· 1 min read · News

The 12 months of 2017: February


For our 12 Days of Christmas countdown we look at the most interesting HR happenings over the last year

Pimlico Plumbers

Legal cases over the status of workers in the gig economy continued to make headlines in 2017. When Gary Smith wanted to reduce his working days at Pimlico Plumbers following a heart attack, the Court of Appeal agreed with a tribunal that said he was entitled to basic workers' rights although he was technically self-employed.

Being given worker status means that they would be entitled to more rights than would be the case if they were self-employed and taking on work on a totally freelance basis.

Gender pay gap will take 40 years to close

The Women and Equalities Committee warned that the government is not effectively tackling the structural causes of the gender pay gap. The committee made a series of 17 recommendations on closing the gender pay gap to the government last March. In its response the government rejected most of them.

However, while the government’s response acknowledged several structural reasons behind the gap – such as higher levels of part-time working among women – it maintained that current policies on shared parental leave, flexible working, and supporting older women back into work are adequate.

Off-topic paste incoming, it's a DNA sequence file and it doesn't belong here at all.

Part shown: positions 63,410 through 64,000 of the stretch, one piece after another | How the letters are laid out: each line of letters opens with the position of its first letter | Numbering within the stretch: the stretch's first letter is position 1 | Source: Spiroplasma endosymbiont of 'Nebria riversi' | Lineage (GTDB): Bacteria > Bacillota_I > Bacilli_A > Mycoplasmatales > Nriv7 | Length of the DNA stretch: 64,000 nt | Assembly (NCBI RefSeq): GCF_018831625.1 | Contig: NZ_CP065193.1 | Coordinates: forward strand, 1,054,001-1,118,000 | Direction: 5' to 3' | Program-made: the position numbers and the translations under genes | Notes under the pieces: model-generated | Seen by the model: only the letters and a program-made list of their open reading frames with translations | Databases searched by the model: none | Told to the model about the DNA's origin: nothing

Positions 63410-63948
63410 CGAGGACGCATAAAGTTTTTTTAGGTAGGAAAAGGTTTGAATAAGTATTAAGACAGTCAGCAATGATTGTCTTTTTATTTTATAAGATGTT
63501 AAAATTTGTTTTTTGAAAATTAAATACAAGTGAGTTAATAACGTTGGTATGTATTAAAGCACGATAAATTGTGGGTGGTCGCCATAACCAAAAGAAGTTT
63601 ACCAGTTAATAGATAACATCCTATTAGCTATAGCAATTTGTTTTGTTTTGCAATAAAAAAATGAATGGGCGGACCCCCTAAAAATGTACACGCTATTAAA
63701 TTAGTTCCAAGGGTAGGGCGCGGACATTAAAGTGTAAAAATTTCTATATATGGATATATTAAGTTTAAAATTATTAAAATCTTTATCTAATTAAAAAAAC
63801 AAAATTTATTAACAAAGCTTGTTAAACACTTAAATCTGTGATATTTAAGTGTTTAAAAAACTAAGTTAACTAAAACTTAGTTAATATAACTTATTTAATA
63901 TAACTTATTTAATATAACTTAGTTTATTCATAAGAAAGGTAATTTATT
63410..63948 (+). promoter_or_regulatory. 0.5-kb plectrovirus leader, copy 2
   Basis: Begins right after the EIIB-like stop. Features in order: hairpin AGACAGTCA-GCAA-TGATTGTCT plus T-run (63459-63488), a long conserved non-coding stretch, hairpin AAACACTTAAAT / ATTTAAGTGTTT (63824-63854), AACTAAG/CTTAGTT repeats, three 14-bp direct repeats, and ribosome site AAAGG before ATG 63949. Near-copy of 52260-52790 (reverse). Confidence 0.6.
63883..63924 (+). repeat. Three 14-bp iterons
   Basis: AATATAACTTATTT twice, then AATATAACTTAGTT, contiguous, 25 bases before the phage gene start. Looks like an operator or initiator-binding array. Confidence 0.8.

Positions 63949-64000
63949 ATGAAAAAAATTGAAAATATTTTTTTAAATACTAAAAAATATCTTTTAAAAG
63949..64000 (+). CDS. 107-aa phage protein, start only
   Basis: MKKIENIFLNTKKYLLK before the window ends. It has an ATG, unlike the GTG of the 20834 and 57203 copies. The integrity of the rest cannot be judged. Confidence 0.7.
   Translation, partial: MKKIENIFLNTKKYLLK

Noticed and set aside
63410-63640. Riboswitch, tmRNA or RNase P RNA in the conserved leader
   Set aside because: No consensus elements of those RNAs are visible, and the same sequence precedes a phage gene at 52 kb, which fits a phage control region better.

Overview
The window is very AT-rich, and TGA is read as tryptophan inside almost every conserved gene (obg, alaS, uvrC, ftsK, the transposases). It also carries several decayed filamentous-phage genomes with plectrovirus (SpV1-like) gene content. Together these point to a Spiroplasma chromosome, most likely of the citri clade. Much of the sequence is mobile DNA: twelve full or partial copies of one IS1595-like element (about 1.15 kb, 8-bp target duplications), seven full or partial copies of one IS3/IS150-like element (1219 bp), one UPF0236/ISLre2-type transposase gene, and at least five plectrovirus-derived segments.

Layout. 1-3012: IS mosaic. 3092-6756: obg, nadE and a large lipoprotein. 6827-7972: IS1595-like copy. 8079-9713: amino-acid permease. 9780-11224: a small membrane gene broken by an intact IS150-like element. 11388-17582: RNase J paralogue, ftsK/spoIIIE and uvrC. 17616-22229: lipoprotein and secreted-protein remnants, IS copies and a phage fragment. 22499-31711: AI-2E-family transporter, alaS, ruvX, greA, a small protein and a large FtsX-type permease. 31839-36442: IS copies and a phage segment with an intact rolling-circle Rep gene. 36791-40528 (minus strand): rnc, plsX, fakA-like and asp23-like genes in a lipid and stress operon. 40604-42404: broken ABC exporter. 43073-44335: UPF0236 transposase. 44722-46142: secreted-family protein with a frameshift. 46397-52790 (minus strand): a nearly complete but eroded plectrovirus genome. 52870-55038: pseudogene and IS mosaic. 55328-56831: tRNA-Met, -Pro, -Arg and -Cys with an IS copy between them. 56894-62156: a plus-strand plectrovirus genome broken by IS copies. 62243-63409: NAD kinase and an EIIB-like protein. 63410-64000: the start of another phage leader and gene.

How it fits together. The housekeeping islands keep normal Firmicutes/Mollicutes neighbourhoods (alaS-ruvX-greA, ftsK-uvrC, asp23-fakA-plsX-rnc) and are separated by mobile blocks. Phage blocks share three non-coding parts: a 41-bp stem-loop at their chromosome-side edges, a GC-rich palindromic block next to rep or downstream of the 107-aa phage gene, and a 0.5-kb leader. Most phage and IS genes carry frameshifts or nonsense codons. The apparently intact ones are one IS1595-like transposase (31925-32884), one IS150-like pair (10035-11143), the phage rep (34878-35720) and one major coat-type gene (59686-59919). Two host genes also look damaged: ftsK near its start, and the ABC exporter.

The best bits of HR magazine in February:

Executive search: Balancing science and art

In February's cover story, Jenny Roper writes that executive search processes lack rigour, often resulting in sub-par costly appointments. A combination of art and science is needed for C-suite hires.

Rotherham Council's assistant CEO on recovering from scandal

In 2016 Shokat Lal joined an organisation that had been damned as “not fit for purpose”, “in denial” and “archaic”, with “ineffective leadership and management”, “no shared vision” and a “culture of covering up uncomfortable truths” just a year before. How did he turn it around?

Job 'stagnation' leads to turnover, Glassdoor data shows

Employees that stagnate in a job too long are more likely to leave their employers rather than move to a new role within the company, according to research from Glassdoor. However, a one-star increase in career opportunities and culture and values ratings on the site was found to raise the odds that workers stay at their companies by 5%.

A new HR blueprint: Capabilities and careers

What skills and orientation are needed to work in business support services? In this series of articles Andrew Lambert and Andy Newall lay out their blueprint for the future of HR.